Mar 6, 2020 - Economy & Business

U.S. economy surprises with 273,000 jobs added in February

Expand chart
Data: Bureau of Labor Statistics; Chart: Axios Visuals

The U.S. economy added 273,000 jobs in February — way more than the 175,000 economists expected — while the unemployment rate dipped to 3.5%, the government said Friday.

Why it matters: The labor market is adding jobs at a breakneck pace, but the numbers don’t take into account the worsening coronavirus outbreak that threatens the record-long stretch of job gains.

By the numbers: Employment was stronger than initially estimated in prior months, too. December and January payrolls were revised higher by a combined 85,000 jobs.

  • Wages grew 3% from the same month last year, a slightly slower pace than in January.

The bottom line: The jobs report surveyed employers and workers before U.S. coronavirus fears escalated. Economists expect employment gains, particularly those seen in the services sector in February, to slow as companies see less demand because of the outbreak.

  • The numbers did little to soothe on-edge investors about the fate of the economy. The stock market pointed to big losses in pre-market morning trading, while the government bond yields plumbed new lows.

Go deeper

Very small businesses are bearing the brunt of the coronavirus job crisis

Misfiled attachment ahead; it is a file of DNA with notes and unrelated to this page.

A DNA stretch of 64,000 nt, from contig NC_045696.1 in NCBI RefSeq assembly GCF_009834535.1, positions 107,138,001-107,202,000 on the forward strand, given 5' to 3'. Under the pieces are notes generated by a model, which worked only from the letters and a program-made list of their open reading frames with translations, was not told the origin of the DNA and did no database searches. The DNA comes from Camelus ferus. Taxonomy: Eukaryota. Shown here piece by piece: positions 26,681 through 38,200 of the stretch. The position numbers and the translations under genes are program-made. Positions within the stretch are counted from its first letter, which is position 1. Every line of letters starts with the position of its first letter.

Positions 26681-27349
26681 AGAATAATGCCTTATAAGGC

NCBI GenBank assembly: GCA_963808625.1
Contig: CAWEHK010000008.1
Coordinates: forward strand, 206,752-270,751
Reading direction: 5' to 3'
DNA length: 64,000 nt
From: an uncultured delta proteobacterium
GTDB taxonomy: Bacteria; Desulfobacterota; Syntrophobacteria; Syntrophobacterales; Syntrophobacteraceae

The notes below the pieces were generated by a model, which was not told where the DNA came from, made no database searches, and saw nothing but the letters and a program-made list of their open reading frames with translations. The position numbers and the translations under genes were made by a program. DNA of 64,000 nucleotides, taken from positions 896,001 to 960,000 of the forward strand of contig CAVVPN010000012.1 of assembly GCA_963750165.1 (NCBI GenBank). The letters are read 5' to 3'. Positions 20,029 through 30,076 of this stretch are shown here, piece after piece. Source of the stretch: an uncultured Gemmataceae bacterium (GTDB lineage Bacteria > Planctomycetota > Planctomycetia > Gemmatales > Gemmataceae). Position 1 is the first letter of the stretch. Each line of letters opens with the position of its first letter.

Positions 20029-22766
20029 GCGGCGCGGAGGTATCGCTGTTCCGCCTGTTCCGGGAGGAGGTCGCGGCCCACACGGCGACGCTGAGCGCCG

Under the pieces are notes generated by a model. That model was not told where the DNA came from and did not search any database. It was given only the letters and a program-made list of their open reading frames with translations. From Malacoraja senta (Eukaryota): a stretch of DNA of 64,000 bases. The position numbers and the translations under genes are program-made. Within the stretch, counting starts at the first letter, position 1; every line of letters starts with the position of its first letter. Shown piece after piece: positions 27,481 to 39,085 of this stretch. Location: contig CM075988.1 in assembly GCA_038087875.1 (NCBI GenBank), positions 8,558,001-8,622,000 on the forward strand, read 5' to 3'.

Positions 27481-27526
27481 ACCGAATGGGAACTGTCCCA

Photo: Melina Mara/The Washington Post via Getty Images

Small businesses were responsible for the entirety of the 27,000 net jobs that the private sector shed in March, according to a closely watched employment report by payroll provider ADP.

Why it matters: The extent of job losses is much worse than the ADP survey suggests, as it was conducted before states stepped up coronavirus containment efforts. But it shows that America's smallest businesses were hit hardest first, even as bigger corporations continued hiring.

Why March's private jobs report was worse than advertised

Illustration: Aïda Amer/Axios

Job losses over the past month have likely been worse than even some of the more extreme economic estimates, and are expected to get worse.

Driving the news: Led by small businesses, U.S. companies cut payrolls by 27,000 in early March, ADP's latest private payrolls report showed Wednesday, in a surge of cuts that predated many municipalities' mandated business closures.

How to understand the nightmare chart

Source: St. Louis Fed; Chart: Axios Visuals

It's the most stunning chart of this crisis yet — the number of people filing for unemployment spiked to 3.3 million last week, a number unprecedented in U.S. history.

Why it matters: This is a picture of what happens when a huge swath of the economy comes to a very sudden stop. But it tells us very little about how bad this recession is turning out to be. We're not going to get useful data on that for another month or so.